My first response to anyone who asks about my time in Bangkok, will be my infatuation with the cities street food. A belief clearly held by more than just myself as the city year after year takes out top awards, beating other city stalwarts as Hong Kong, Tokyo, New Orleans and Istanbul.

The culture of street food as been with Bangkok as long as the city has been established, with floating markets along the river canals being used by vendors for hundreds of years. However, it wasn’t until the 1960’s during Bangkok’s booming urbanisation, along with the game changing invention of the plastic bag, that the cities street food culture was taken to the next level.

It must be said that what makes Bangkok street food so good is not just due to the strong flavours and uniqueness that is Thai cuisine. This is a city and to a larger extent a country that lives to eat. The importance placed on food is so much more than many westerners fully appreciate; it is a land where rice is worshiped as a god.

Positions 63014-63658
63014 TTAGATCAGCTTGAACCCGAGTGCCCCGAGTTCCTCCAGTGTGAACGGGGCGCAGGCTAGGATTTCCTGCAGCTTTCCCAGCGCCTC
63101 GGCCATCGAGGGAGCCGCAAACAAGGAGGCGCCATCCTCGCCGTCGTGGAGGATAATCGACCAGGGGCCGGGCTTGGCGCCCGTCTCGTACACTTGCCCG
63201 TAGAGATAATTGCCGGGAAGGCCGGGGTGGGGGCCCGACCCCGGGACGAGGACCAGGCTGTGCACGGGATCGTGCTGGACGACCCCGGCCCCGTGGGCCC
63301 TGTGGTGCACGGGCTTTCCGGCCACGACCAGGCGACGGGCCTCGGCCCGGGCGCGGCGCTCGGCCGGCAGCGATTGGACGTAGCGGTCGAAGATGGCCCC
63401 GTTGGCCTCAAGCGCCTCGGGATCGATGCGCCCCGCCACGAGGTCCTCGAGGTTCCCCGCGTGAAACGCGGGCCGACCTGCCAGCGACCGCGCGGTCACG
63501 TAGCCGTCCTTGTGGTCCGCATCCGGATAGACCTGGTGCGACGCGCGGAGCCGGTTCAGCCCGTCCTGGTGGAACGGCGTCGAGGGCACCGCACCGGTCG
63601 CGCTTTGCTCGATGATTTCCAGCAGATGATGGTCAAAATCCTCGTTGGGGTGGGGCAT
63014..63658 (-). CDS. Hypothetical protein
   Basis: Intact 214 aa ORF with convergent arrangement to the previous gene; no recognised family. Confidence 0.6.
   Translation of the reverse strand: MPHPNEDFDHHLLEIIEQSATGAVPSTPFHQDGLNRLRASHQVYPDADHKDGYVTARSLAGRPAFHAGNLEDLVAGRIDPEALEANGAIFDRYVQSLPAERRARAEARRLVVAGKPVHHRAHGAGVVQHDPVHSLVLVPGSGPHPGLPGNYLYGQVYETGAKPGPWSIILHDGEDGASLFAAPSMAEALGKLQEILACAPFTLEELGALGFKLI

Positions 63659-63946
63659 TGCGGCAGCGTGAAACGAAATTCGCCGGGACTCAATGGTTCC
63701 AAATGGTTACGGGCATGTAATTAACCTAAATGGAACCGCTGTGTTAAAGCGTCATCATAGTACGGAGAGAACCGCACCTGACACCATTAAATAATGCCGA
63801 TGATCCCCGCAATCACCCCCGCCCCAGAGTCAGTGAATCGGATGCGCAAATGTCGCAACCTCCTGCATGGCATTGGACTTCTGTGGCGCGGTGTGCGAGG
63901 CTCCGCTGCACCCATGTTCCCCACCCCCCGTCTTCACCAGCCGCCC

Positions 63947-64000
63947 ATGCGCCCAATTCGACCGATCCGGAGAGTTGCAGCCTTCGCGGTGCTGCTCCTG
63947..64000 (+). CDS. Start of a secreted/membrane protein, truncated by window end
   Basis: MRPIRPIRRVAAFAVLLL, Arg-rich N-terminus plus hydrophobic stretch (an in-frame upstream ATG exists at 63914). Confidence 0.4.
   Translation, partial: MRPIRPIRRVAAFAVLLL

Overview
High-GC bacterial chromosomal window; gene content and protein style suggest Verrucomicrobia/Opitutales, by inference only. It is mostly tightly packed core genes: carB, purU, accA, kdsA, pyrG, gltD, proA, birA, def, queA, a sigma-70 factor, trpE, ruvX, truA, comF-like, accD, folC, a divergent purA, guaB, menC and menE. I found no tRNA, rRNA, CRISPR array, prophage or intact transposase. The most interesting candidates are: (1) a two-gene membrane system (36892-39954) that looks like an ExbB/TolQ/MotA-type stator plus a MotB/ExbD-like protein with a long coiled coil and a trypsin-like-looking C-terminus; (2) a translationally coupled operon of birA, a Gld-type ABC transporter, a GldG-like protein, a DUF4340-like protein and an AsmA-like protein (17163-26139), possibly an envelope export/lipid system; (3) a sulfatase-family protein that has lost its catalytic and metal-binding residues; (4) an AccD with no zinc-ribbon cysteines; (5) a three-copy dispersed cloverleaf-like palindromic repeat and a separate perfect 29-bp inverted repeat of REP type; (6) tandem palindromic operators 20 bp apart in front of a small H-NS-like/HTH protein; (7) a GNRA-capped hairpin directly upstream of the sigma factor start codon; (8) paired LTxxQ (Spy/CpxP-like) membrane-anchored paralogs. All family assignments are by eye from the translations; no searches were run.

However, recently to the dismay of both tourists and locals alike the BMA (Bangkok Metropolitan Administration), have begun issuing thousands of eviction notices to the cities street vendors. Some of whom are in their second and third generations of business.

The official reason given is to improve the hygienic measures and organization of traffic in Bangkok’s heavily populated areas. Though speaking to a few in the know locals their interpretation is very different. They state this latest push as just a means to push out streets vendors in areas that developers want to construct luxury condominiums and high-end retail stores.

This is precisely what so many Thai’s want to avoid, many have seen the humble street vendor as a place where the rich and poor sit side by side. A time when both are equals, their conduit a simple chicken noodle soup or pork and rice.